Making Your Deck Safe for Aging in Place

Many of us worry about slipping and falling, especially as we get older, or when it snows, or there’s ice outside. But falls happen indoors too. And, they happen in places we think are safe – like our decks.

Forty percent of fatal injuries among people ages 65 and older are the result of slip and fall accidents, making falling the fifth leading cause of death among those 55 and older.

A lot of factors that increase slips and falls, in general, come into play on a deck. Increased age, poor posture control, and slow reaction time can make walking across a living room high risk. Seniors tend to be less frequently active, have poor vision, impaired balance and have side effects like dizziness from their medication. They also tend to have previous injuries or falls that make them more susceptible to another fall.

Environmental hazards that seem innocuous for young adults can become extremely dangerous for older people. Poor lighting, slippery surfaces, or uneven surfaces like those sometimes found on older decks can increase the risk of a slip and fall injury. Sometimes a combination of several minor factors can lead to major slip and fall.

If you or someone in your family spends time on an outside deck or porch, you might want to consider making the deck “senior friendly.” While many seniors don’t want their homes, bathrooms, or decks looking like a retirement home, it’s possible to incorporate safety features that would never be seen as a safety device. It’s all in the design. This post is an overview of the problems inherent in many deck designs, along with some solutions to make walking and relaxing on a deck safe for everyone – including seniors. But we have a free ebook with more details!

Poor Lighting

Whether it’s indoors, in a room, or along a walkway or on a deck, poor lighting can easily contribute to a slip and fall. Your deck may have lighting, but is it adequate for the people who will be using it. A nighttime mood ambiance may be welcome, but not when the lights are so dim that seniors have difficulty decerning things like stairs, inclines, or other items on a deck that become hazards in the dark.  Inadequate lighting can cause seniors to trip, slip or fall by concealing conditions that normally wouldn’t be hazardous.

While those plants along the railing are easily seen and avoided during the day, it’s possible to trip over them at night if they aren’t lighted. Many seniors have poor depth perception in the dark. They’re more likely fail to see a step up or down or a gap in the railing near a stairway due to the darkness. Transitioning from a well-lit interior onto a dimly lit deck can also cause problems in seniors whose eyes don’t adjust to the change in light as easily as they did before.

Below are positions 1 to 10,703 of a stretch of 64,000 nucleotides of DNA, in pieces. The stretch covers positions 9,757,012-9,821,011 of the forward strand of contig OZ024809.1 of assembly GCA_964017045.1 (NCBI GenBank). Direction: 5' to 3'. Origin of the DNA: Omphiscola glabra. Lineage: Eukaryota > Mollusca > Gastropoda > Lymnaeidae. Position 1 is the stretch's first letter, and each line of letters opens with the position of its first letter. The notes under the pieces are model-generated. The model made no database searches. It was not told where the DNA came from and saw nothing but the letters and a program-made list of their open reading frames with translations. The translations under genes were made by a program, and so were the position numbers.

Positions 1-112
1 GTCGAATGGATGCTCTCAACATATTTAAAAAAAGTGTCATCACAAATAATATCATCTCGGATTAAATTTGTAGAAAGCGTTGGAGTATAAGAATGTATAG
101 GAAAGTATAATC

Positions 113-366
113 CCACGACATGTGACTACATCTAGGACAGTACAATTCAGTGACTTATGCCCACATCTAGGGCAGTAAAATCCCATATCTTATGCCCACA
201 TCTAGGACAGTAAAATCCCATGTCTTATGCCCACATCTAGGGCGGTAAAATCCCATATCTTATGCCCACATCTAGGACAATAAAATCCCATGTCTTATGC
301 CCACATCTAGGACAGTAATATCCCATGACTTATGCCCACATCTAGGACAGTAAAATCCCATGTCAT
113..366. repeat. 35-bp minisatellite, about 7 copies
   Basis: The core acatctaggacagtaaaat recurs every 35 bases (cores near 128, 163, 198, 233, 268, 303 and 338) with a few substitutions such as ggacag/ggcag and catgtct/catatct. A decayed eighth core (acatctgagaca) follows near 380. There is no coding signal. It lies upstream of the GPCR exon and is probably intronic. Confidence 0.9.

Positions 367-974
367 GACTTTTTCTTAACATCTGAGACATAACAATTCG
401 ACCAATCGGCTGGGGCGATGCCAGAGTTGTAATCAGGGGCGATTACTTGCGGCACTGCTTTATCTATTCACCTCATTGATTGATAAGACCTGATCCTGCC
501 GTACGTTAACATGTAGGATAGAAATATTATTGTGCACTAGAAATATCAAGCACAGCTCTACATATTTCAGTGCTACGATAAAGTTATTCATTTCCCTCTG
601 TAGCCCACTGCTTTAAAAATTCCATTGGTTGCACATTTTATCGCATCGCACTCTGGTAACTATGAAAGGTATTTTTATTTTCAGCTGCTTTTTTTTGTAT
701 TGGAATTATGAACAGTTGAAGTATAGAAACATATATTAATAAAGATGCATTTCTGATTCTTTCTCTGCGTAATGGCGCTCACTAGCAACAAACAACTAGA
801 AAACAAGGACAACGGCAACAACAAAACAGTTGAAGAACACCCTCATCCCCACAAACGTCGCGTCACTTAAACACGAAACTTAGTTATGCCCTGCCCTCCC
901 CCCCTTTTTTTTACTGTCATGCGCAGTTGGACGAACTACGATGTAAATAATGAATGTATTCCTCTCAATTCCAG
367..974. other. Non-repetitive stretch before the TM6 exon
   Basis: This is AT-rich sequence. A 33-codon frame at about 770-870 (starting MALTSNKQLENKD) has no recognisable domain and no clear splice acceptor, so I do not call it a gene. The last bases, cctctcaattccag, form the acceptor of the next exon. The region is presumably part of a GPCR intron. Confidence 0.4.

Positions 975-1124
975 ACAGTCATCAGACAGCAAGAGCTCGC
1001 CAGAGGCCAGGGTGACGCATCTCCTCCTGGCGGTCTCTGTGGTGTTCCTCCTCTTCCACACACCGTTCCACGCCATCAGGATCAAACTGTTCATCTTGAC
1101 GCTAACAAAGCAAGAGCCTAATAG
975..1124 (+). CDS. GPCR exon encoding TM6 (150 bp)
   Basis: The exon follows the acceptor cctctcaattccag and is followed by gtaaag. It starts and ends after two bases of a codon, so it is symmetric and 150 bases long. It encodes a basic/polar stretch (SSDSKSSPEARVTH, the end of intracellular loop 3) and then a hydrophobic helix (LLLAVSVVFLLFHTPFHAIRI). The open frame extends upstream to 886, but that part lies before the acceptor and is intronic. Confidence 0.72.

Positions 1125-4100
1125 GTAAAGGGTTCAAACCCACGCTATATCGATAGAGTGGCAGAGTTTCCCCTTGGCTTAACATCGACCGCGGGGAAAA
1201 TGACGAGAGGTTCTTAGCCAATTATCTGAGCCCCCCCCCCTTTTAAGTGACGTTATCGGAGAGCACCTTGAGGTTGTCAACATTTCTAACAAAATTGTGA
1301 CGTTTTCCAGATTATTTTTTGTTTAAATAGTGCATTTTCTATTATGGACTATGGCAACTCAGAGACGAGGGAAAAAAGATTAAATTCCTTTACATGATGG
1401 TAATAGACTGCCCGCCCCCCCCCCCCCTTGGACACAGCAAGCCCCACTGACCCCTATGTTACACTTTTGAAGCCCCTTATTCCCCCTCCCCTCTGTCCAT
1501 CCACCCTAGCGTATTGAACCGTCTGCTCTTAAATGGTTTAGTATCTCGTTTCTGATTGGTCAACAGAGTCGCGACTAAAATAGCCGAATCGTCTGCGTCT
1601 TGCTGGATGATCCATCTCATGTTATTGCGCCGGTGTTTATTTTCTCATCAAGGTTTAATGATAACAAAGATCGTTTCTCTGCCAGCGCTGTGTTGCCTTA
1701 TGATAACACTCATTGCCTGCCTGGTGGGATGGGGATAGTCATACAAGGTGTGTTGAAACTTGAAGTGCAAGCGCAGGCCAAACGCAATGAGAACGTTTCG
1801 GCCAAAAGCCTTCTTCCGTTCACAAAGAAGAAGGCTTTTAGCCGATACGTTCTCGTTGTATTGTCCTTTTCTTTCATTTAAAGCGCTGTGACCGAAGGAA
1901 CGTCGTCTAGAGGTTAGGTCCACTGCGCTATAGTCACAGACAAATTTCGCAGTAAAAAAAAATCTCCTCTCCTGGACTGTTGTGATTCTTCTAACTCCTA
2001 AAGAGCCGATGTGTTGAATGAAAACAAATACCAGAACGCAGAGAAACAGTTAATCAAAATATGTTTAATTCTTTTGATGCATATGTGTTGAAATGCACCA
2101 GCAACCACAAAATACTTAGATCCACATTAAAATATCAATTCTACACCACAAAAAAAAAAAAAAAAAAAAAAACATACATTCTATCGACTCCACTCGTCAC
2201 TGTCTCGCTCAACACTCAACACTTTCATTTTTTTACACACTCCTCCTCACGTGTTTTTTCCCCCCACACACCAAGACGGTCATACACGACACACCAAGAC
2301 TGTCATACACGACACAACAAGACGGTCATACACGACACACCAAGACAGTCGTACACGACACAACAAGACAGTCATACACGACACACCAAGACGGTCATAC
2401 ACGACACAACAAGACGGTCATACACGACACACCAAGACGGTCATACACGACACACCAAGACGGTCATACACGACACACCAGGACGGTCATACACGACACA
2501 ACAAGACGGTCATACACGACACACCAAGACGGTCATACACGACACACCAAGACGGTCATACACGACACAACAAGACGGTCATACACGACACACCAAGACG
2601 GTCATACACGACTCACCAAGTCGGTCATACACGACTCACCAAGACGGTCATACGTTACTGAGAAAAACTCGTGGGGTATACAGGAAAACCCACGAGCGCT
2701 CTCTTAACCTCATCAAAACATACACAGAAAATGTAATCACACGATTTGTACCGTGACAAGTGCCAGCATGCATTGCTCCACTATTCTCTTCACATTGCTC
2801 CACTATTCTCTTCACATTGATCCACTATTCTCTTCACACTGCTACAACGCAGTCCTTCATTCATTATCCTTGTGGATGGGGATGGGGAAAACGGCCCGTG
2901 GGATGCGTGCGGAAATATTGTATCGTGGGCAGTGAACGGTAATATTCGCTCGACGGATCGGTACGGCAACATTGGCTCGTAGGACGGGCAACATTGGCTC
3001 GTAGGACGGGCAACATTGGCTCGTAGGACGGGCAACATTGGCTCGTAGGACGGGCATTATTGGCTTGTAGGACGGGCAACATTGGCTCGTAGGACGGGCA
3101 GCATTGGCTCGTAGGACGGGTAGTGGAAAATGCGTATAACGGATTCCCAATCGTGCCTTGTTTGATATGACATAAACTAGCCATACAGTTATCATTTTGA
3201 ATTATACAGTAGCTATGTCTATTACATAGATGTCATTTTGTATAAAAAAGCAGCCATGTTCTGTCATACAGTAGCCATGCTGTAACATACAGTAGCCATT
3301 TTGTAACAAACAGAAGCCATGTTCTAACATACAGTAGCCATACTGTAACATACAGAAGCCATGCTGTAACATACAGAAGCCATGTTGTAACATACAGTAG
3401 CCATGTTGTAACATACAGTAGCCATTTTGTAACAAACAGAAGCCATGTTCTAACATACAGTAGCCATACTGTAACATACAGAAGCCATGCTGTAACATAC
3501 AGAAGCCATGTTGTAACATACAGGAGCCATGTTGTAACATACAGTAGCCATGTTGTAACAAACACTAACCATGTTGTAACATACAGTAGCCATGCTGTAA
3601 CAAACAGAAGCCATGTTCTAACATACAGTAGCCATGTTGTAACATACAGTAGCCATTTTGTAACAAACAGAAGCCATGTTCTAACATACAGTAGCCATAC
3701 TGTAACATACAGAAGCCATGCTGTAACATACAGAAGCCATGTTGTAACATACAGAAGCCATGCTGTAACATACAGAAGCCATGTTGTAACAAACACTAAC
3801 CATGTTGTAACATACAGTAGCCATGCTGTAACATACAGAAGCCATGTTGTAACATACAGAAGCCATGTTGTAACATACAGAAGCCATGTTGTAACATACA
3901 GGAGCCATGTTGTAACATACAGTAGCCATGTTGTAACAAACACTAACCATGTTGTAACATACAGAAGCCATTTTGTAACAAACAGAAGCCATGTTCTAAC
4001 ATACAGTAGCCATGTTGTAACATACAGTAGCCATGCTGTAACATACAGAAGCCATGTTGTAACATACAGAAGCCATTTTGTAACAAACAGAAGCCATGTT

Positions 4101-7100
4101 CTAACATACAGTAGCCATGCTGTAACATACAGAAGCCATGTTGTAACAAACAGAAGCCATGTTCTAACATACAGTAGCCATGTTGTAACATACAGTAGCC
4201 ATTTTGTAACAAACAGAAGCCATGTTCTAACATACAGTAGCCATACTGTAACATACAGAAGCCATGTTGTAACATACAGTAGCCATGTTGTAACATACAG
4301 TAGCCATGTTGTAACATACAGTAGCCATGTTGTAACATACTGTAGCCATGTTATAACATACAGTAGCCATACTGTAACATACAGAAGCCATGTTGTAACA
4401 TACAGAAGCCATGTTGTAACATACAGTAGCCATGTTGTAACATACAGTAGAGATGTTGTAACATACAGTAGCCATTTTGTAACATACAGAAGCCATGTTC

Cataracts and other eye conditions can make getting around a deck doubly hard. Loose boards, protruding nails, mold or other debris on a deck can make for a slippery or uneven surface that leads to falls.

Solutions

As we age most of us lose strength and agility. Our muscle mass decreases, making mounting or descending a set of stairs tremendously difficult. Decreased mobility means we’re not only more likely to fall but that our bodies aren’t as able to cope with the trauma of a fall as well as when we were in our twenties. A minor fall can result in a severe injury or even death. For seniors, just one bad fall can cause lacerations, broken bones, a hip fracture, or head trauma as well as scrapes, cuts, deep bruising and collapsed lungs.

According to the Center for Disease Control and Prevention (CDC) one in three adults over the age of 65 falls each year. Over 22 thousand seniors died from unintentional injuries caused by falls in 2011. Falls are the leading cause of fatal and non-fatal injuries amongst seniors.

ADA-Compliant Railings

Many older people suffer from a variety of conditions that make a solid handrail critical to their safety. Things like arthritis, decreased mobility, heart disease, osteoporosis, and other medical issues can help prevent or reduce the seriousness of falls. So if you’re a senior, or building a new railing on a deck where you’ll have elderly visitors, keep railing safety for the elderly in mind. Consider using ADA compliant handrails. They don’t look that different from other handrails but they do have several features that make them a better choice.

Footing and Stairs

While some deck owners don’t like the idea of slip-resistant strips on their stairways, most welcome the idea. Strips on steps make steps less slippery, and when applied with colored strips, they’re easier to see and tell guests there is a step to navigate. If the idea of a colored strip doesn’t appeal to you, there are also clear strips available with the same level of protection.

To learn more about how to make your deck safer for seniors in your family, download our free ebook on Aging in Place, Deck Safety for Seniors here: ___